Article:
Players - 2
Period - modern
Scale - 1 turn = 1/2 hour, 1 hex = 1/2 mile, unit = small group
1 - 9 x 12" box
1 - 8-page rules booklet
1 - 17 x 22" large hex map of a mixed urban area
1 - sheet of 112 3/4" counters
Counter Manifest (112 total)
Rebel (red on Yellow) Govt (red on green)
Mob 27 10
Irreg. 15 0
Army 4 10
Police 10 20
Tank 2 6
Copter 1 2
Leader 3 1
Guards 0 1
The Publisher Says: "Coup is in the great tradition of the old-style two-player wargames, with hex-map movement. But it's a "beer-and-pretzels" game rather than a hard-core simulation. The emphasis is on taking and holding vital hexes like the Capitol and the Radio Station, rather than destroying enemy units. A game takes about an hour (two hours for the advanced scenario). Repeat play value is very high."
I found a comment by designer Steve Jackson, in a letter to Vindicator magazine from October 1996: "It got good reviews but sold poorly. Perhaps it was never meant to be anything but a minigame."
Comments: Steve Jackson's letter above was prompted by the editor's musings about some games that had been announced as works in progress in early issues of The Space Gamer, Metagaming's house organ, and never actually appeared. Jackson originally announced that he was working on this design in May 1978, and from his description the game basically had not changed in the intervening 13 years. If Coup had come out under the Metagaming banner as one of their $2.95 plastic baggie efforts, or even in the early years of Steve Jackson Games when he released One Page Bulge and Raid on Iran, it might have been better received a little more readily as a short-playing, modest little game. Instead, everything about it physically is like a blown-up "MicroGame": 3/4" counters instead of 1/2"; a larger map with hexes 1" wide to accommodate the counters; a rules book with large type and large semi-amusing drawings by Ben Sargent (who did the "Murphy's Rules" caricatures). And there isn't much more substance than that.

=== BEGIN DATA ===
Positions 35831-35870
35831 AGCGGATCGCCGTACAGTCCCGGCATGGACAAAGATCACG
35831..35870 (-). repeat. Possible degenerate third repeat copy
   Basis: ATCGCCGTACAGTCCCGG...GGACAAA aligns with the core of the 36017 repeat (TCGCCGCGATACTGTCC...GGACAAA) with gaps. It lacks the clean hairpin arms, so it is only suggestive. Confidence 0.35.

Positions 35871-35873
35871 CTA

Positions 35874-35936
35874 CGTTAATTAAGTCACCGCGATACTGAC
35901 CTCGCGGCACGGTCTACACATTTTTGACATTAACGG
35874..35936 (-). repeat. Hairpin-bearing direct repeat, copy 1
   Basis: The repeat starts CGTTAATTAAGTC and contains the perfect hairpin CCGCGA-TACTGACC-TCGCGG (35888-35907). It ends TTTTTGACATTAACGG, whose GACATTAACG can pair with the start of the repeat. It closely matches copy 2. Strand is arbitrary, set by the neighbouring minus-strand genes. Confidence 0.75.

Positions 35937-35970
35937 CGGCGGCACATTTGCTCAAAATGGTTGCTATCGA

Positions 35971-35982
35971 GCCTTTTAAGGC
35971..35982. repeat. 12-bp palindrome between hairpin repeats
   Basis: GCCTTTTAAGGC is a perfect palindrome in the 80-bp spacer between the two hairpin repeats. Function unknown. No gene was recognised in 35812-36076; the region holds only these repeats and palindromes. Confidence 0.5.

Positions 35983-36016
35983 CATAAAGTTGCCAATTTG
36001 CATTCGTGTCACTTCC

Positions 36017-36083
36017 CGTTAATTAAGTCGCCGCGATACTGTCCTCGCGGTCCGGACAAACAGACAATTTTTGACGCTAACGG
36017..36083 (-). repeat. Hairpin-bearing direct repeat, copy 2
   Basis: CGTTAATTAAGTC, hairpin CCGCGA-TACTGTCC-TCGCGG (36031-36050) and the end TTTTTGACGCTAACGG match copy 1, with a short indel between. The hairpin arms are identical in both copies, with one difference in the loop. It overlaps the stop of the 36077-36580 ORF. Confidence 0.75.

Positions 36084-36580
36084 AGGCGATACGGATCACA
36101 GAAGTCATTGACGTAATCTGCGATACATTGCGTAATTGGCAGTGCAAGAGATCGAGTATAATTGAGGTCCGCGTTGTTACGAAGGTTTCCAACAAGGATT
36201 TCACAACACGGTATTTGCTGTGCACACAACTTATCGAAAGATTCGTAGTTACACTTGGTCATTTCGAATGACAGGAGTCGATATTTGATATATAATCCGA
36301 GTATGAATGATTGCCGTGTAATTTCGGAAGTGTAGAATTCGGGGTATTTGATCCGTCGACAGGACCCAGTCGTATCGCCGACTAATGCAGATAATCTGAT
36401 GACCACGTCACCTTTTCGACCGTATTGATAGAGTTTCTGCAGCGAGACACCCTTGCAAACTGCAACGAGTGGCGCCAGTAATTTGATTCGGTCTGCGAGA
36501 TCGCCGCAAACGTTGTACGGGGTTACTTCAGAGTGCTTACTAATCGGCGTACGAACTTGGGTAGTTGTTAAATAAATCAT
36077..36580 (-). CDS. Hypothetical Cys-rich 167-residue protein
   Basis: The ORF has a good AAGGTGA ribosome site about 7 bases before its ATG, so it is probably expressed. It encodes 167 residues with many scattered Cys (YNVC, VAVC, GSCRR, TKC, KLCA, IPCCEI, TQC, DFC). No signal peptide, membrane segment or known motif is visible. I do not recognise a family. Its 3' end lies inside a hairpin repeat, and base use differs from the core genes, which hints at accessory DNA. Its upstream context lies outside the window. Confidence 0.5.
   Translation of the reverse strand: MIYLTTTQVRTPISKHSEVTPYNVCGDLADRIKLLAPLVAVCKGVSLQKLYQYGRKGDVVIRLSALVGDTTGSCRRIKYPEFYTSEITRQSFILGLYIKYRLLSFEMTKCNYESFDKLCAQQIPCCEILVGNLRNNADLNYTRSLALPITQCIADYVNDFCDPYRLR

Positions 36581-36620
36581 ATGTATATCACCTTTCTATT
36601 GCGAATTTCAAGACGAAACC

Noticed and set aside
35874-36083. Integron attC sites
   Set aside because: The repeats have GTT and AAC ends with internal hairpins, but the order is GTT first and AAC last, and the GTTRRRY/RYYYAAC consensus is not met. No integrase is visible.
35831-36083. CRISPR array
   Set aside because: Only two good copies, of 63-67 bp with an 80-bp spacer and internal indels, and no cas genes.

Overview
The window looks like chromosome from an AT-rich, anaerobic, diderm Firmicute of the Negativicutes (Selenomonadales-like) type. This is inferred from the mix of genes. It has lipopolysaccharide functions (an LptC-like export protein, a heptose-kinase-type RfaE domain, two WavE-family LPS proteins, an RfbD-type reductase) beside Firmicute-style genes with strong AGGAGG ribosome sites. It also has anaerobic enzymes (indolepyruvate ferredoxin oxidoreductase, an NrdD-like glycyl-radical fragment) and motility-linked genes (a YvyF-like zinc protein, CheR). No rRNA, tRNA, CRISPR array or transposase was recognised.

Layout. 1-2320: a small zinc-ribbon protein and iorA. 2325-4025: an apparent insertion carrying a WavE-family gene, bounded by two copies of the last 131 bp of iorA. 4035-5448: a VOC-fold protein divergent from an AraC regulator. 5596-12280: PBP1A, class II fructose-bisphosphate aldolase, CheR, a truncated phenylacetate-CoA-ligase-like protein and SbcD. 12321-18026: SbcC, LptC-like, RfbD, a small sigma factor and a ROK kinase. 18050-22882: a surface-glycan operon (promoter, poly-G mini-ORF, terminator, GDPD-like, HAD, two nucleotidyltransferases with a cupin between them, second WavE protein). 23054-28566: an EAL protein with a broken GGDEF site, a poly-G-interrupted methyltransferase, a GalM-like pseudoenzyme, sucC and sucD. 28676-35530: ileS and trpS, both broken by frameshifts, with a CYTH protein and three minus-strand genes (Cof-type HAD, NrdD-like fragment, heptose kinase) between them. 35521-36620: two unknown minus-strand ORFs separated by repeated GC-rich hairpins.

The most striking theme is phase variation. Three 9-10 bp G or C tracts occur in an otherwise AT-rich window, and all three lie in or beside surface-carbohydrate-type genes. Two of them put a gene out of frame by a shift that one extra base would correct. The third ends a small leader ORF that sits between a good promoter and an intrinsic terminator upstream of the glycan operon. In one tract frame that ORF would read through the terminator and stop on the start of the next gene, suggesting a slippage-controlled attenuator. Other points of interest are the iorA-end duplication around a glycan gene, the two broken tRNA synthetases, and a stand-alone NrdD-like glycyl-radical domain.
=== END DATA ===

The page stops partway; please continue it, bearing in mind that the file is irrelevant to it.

Collector's Note: This game was released long after the market for simple minigames like these had peaked, and the larger and more colourful physical format does not justify the higher price tag. Coup went out of print quickly and copies are not sought after energetically. The review copy was bought on EBay for $9.00, unpunched.